How to prevent sleep of death

How to prevent sleep of death

It creeps into bedrooms in the dead of night and steals the souls of some healthy young men in Thailand. “ Lai tay”, or sleep death, killed more than 5,000 Thais between 1981 and 1997, researchers say. In the Philipines it is called “bangungot” literally nightmare.

Experts are divided on the cause, through they agree there is no fool proof way to prevent it. Some doctors have drawn comparison with crib deaths among infants in the West.

The Philippines does not keep records of cases, but the stealthy and mysterious killer otherwise known as “Sudden Unexplained Noctural Death Syndrome” claimed a famous victim during the Easter holidays.

Rico Yan, a popular 27 years old movie and television actor, died in his sleep at a western Philippines resort, breaking the hearts of millions of fans. Tens of thousands lined his funeral route Thursday.

“People who develop this syndrome are known to grol (in their sleep), and eventually they just die,” Philippines Health Secretary Manuel Dayrit said.

It afflicts “healthy males, usually Fillipions of course, and Asians,” he said. But “nobody knows why it happens and how it happens.”

The Thai Public Health Ministry is conducting research to pinpoint the real cause, while Dayrit said the Philippines Health Department plans to set up a registry to receive case resorts and “maybe to get a piece of epidemiologic information”.

Somporn Triamchaisri, a researcher at the Faculty of Public Health of Thailand’s Mahidol University said: “AT the moment we suspect it comes from a genetic predisposition,”

The AIMNE gene, which controls sleeping patterns, is believed to be at the root of the disease, he said.

Somporn said the disease occurs widely among Thais, Filipions, and Laotians, but particularly among hill tribe minorities who have resettled overseas.

Asked about the cause of the syndrome, World Health Organization regional director Shigeru Omi told AFP her: “We don’t know.”

After World War II, city officials in Manila formed a committee to study the syndrome and autopsied all suspected victims, Dayrit Said: “They found that 50 Percent of people with this syndrome had acute pancreatitis,”

Anthropologist Michael Tan, who writes a medical column in the Philippine Inquirer newspaper, said that US Navy doctors had studied the phenomenon as early as the 1950s among sailors of Filipino origin.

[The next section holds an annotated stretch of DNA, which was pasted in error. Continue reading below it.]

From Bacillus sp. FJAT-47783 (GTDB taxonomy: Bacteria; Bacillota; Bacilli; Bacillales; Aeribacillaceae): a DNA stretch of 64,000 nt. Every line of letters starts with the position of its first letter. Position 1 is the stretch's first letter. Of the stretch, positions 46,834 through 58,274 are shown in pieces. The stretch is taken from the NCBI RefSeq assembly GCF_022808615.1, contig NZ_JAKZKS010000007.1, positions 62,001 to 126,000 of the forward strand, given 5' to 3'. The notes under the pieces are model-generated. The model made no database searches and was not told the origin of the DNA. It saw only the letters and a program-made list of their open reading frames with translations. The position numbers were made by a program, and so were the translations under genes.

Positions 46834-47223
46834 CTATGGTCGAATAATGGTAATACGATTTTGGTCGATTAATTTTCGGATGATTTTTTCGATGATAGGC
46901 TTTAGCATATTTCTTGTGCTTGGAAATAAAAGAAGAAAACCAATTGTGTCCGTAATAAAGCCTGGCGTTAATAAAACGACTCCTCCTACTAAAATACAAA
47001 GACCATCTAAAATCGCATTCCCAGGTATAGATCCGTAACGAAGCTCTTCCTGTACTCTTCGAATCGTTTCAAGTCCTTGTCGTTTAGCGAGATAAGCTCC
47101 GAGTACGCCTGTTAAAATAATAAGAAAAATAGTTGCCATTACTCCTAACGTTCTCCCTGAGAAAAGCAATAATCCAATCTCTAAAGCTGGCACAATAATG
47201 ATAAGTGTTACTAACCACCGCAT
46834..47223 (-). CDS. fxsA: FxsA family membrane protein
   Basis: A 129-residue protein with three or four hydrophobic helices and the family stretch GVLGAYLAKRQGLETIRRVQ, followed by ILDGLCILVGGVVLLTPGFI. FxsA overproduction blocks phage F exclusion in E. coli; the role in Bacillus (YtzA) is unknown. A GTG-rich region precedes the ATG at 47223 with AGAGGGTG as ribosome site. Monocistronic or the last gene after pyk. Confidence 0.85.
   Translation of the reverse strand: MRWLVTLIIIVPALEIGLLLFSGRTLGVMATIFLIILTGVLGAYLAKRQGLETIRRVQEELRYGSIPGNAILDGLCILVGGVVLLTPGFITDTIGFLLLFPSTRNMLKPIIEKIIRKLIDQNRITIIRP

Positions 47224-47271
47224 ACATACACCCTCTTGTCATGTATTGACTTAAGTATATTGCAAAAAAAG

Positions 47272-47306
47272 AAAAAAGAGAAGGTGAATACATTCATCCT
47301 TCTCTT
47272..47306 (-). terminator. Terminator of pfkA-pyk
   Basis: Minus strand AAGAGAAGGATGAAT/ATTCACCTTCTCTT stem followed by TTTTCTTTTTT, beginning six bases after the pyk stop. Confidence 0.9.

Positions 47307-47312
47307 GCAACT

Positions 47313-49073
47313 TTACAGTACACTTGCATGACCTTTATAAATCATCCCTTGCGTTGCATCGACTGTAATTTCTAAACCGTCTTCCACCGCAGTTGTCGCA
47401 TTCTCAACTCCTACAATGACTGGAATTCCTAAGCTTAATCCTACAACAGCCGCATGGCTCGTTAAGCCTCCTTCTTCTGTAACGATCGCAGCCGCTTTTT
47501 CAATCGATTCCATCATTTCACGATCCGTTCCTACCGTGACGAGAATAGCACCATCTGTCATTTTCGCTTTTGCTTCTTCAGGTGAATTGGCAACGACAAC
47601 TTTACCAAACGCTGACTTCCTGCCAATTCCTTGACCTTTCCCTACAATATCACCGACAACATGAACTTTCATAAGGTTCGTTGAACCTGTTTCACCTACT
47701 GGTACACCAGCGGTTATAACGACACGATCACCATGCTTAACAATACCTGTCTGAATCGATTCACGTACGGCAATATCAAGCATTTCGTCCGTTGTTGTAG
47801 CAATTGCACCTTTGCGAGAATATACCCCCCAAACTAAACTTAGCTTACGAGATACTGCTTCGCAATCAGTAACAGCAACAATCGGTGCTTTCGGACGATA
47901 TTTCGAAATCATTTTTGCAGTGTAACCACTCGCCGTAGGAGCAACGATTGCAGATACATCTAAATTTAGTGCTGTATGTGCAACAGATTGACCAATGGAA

They “suggested the deaths were due to pancreatitis resulting from the Filipino saltydiets,” he said.

Acute pancreatitis, the verdict in the Rico Yan police autopsy, involves blockage of the pancreatic duet, causing the digestive enzymes it produces to destroy the pancreas itself.

Dayrit stressed that experts have not established a conclusive link.

“A cute pancreatitis happens in all nationalities, all races. ‘ Bangungot’ is a specific event where 50 percent have acute pancreatitis. It is not equal to acute pancreatitis, “Dayrit said.

Tan said “investigations of similar deaths among Thai workers in Singpore in the 1990s also proposed dietary examinations, although in this case. The doctors said it was a nutritional deficiency”

Some studies in Thailand have even postulated this could be caused by the fish sauce in the local deist, or eating rice, Dayrit added.

However, Tan said “there are cultures Thai, Cambodian, Japanese with similar conditions, and its striking that in all of them, just like the Philippines, most of the nightmare victims are male. This raises questions about relying on a dietary explanation alone.”

Arrhymia, a heart condition, or even an acute respiratory distress syndrome, have also been cited as possible causes, Dayrit said, though he acknowledged that victims usually had no history of heart problems.

As it is known that some victims had drunk alcohol and had heartily meals shortly before going into their “sleep of death” Dayrit said Asian men should “Avoid having too heavy meals at night, and avoid going to sleep immediately after that”.

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